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There were around (or over) three hundred people in attendance, many of whom students searching for a road map to art success, a short-cut maybe despite their unique circumstances.  Penny Santy, Laurel Morton and I had a different experience.

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She said, “I don’t know” a lot.  My friends and I responded to the realness of her being. Kind of reminded me of the Star Trek TNG movie where they time-travelled to meet the guy who invented warp drive.  How they had studied him in school and expected him to be a type of god only to find him to have the same sort of trials and tribulations as any one of us.

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Smith sat in a corner until she was introduced then raced up and got caught up in the microphone’s battery, which messed up her hair and caused her to flop into position and, while struggling with the technology, to utter, “I’m totally discombobulated.”

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You can hear my laugh in a large group situation.  I really should get a job sitting in the audience during the taping of TV sit-coms.  It was this unexpected sort of absentminded normalcy that I fell in love with.  Because Kiki Smith was not there to teach us to be like her or offer advice on the inner workings of the international art world or art super-stardom.

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She was here to share her art.  It was her focus on the specific and unique problem solving issues related to art material and rudimentary technique that propelled her journey, which if plotted probably resembles a scribble rather than a connect-the-dot drawing.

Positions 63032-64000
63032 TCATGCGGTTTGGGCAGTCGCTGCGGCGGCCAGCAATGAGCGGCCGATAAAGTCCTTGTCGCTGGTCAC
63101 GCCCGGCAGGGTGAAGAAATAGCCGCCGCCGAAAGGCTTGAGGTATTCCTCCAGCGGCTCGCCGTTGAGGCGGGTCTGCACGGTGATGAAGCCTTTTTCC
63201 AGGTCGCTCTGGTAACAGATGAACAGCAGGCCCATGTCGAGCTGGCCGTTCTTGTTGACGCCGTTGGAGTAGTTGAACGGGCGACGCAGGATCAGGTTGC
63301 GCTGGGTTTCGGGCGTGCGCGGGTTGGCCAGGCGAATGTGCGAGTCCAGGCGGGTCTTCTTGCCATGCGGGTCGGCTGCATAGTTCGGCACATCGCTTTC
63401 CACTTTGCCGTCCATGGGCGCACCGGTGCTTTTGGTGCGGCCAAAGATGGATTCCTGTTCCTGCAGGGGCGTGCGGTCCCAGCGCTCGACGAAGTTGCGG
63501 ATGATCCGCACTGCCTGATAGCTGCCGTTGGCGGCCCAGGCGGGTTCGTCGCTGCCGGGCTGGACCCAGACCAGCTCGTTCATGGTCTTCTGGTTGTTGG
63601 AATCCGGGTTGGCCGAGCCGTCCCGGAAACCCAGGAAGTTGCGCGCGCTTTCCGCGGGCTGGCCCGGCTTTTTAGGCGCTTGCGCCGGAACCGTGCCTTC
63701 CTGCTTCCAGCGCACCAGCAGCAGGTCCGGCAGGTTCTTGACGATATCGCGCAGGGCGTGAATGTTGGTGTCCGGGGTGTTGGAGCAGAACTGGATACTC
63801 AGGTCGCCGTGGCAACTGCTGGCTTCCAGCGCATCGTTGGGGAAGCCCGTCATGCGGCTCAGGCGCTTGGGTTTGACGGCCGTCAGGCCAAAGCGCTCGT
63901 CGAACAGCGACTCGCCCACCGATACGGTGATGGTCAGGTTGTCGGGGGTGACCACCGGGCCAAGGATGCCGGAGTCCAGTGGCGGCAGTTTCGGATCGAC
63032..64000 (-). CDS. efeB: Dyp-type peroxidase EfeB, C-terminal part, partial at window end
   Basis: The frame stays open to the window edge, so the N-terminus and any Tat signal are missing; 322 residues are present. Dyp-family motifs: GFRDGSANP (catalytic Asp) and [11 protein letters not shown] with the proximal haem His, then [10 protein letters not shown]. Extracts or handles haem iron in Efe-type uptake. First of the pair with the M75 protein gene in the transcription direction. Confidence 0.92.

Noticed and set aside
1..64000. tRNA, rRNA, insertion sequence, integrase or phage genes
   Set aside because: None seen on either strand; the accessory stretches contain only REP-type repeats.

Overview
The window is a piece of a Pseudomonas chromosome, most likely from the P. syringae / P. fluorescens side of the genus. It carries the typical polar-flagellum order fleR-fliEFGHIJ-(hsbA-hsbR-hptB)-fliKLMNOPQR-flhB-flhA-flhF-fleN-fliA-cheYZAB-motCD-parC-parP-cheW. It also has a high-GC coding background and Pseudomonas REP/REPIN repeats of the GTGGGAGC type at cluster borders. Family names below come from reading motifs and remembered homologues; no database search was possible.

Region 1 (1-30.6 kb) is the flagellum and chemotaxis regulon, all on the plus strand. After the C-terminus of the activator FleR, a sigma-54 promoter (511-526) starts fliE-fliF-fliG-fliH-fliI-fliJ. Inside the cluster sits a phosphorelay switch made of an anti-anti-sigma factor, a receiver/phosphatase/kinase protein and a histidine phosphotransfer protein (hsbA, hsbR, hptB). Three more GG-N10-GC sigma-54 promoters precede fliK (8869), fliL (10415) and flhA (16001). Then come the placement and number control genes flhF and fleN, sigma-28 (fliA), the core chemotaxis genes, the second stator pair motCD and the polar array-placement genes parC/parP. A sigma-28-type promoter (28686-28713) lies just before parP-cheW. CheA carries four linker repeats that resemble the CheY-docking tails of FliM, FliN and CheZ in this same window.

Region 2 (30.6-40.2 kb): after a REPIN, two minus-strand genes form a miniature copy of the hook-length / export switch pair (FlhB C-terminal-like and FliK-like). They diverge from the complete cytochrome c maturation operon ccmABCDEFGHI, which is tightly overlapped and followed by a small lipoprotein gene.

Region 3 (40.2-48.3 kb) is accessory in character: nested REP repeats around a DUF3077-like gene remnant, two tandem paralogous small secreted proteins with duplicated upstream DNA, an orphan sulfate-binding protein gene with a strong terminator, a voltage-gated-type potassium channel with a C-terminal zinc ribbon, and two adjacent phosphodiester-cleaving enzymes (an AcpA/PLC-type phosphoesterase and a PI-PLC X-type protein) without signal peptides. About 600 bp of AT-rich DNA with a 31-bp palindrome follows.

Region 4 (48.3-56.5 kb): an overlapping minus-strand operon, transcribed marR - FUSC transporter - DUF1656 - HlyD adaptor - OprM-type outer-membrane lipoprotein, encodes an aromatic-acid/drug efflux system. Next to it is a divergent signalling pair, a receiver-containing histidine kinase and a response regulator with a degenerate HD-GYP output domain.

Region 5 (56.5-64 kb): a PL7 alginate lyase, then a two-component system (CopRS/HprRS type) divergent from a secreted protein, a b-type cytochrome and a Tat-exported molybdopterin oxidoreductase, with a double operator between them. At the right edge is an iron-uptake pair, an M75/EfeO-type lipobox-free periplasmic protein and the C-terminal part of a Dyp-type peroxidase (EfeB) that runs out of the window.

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Some people think or expect that you should make the same kinds of art forever because it creates a convenient narrative…I want my work to embody my inherent contradictions.

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Art, she said, is not meant to be permanent and neither are we.  It is simply a thing we can do to make our marks.  It passes the time.  You can sell it or give it away to friends. This despite also indicating that 90% of her art is self-owned and in storage, which most of us can relate to, lol.  She acknowledged that she was priveleged; she mentioned her father several times as well-known sculptor Tony Smith.  She said she was a college drop-out who had an inkling to become a baker and chef but never really learned to cook.  So she began to experiment with cheap or rather, non-archival art materials to sort of replicate the braid strands in challah bread and from that her artwork evolved through the evolution of several decades to sculpture, jewelry making, tapestry and stained glass via printmaking.

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My father was a baker and chef so I was amused by this.  The internet is littered with people who chastise her, thinking her success is solely attributed to her father’s connections and not to her talent, creativity and attitude.  Had she and I been flipped at birth, I can safely say that her self-proclaimed lack of culinary skills would not be in jeopardy.  Parents raise you – they do not do the work for you.  Everyone knows that.  You and you alone create your life.

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Her journey has taken the New Jersey native around the globe – to Germany to paint on glass, Iceland where the tapestries take years to manufacture and, as mentioned, to Venice, Italy several times for the Biennales.  She has even worked on and off as an adjunct professor at NYU and Columbia!  It was a sort of Alice in Wonderland type story where help became available when needed.  Experts in their fields there to assist in creating the vision so that she could maintain the integrity of her mark-making, revisit old drawings and turn, turn, turn leaving no stone unturned – flipping everything on its axis until an idea had/has been fully explored.